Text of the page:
Film Review: Girl
Director: Chad Faust
Trilight and Envision Media Arts
In Theaters: 11.20
Streaming on Video on Demand: 11.24
I always feel the need to be clear when discussing the subject of seeing movies in theaters at present—I don’t do it, and I frankly don’t think anyone should unless they live an area where COVID-19 cases are very low and they’re willing to go through all of the proper precautions. That being said, I love the moviegoing experience with all my heart. Movie theaters are my happy place, and I stress out about the future of these magical realms that can take us journeys to anywhere, because a world without them would be a bleak place to live. And then a movie like Girl comes around and makes me question whether there is any value to film as a medium at all.
Bella Thorne, former Disney Channel star turned internet pariah, stars as the title character in this insipid thriller about a young woman who travels to a small town in Texas with hatchet in hand in order to kill her estranged father, only to discover that someone else beat her to it. She finds the man she called “Daddy” chained up in a shed, having been tortured to death. So, after saying her goodbyes by kicking the corpse a few times, she heads off on a quest to find whoever did it so she can kill them instead—because this is a revenge thriller, and you gotta kill somebody.
She seeks out the local Sheriff (Mickey Rourke) to see what he knows, and gets repeated warnings from everyone in town to steer clear of “The Brothers.” She then takes her hatchet and her clothes and heads to the local laundromat, where she stands around wearing only jeans and a jacket (God forbid she button it up, that’s what a person would do), and she’s approached by the town inbred stalker jackass, whom she met earlier in a bar. He offers to let her touch his knife, she lets him touch her hatchet, and from there things get just plain too stupid to even write about.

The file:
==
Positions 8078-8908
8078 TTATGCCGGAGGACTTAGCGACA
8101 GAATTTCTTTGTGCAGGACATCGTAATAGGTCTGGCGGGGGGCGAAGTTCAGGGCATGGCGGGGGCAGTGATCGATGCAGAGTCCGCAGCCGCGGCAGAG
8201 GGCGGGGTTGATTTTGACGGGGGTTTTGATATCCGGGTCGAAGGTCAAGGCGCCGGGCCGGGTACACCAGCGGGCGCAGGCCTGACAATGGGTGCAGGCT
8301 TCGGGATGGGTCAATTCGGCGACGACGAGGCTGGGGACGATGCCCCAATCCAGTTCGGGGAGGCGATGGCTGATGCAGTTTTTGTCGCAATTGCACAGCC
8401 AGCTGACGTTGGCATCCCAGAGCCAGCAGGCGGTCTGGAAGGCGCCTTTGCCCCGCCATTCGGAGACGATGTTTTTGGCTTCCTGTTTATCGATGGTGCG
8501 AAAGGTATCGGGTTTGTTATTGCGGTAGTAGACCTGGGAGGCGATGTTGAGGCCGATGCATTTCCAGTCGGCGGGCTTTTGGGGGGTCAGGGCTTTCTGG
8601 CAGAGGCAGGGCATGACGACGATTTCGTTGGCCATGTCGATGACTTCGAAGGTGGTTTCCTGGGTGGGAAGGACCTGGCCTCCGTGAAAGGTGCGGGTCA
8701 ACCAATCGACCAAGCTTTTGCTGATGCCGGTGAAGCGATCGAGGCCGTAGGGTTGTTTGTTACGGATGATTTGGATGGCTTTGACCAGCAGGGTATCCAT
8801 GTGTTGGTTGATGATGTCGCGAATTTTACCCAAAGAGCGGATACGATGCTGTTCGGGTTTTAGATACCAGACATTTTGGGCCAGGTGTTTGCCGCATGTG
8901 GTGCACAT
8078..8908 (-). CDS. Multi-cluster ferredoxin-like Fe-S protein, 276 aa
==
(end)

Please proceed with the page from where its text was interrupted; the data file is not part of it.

Writer-Director Chad Faust has very considerately cast himself in a major role, which allows you to picture a specific face as you rock back and forth in the fetal position murmuring “I hate the person that made this movie.” There’s a certain irony in the director’s last name, as it is so easy to assume he must have made a deal with the devil to get this feature debut made. But what he lacks in skill and imagination he makes up for with his razor-sharp dialogue, such as: “Who went without so you could have your fruit loops and your spaghetti and your fuckin’ chicken thighs?” and Thorne’s soul-searching, Hamlet-like declaration that “My whole life is one big ol’ thing of bullshit!”
Thorne, whose character is never identified by name (aside: can we please all agree that this pretentious gimmick has worn out its welcome and move on?), goes through the whole film either doing a very bad, mumbly trailer trash accent, or she’s just had her wisdom teeth removed—I haven’t figured out which. Due to budget constraints, the movie provides her with only two facial expressions: Doped-up department store mannequin and petulant, teen-clothing section department store mannequin throwing a tantrum. Meanwhile, Rourke looks like Sloth from The Goonies doing a cosplay mash-up of Steven Tyler and Roscoe from The Dukes of Hazzard, but in perhaps the most infuriating element of the film, he’s still pretty good even though he’s just phoning it in.
This lurid, pulpy and shockingly lazy exploitation flick may be the most utterly flimsy and inept attempt to make something with a Quentin Tarantino– or Robert Rodriguez–style celebration of schlocky ’70s grindhouse cinema of the past 10 years, which is another way of saying it has already developed a following and it hasn’t even been released yet. Girl ranks among the worst films I’ve seen in 2020, and as much as I’d love to see it go away quickly, I can’t shake the feeling that it’s going to be the next Boondock Saints, because it’s just that stupid and phony. –Patrick Gibbs
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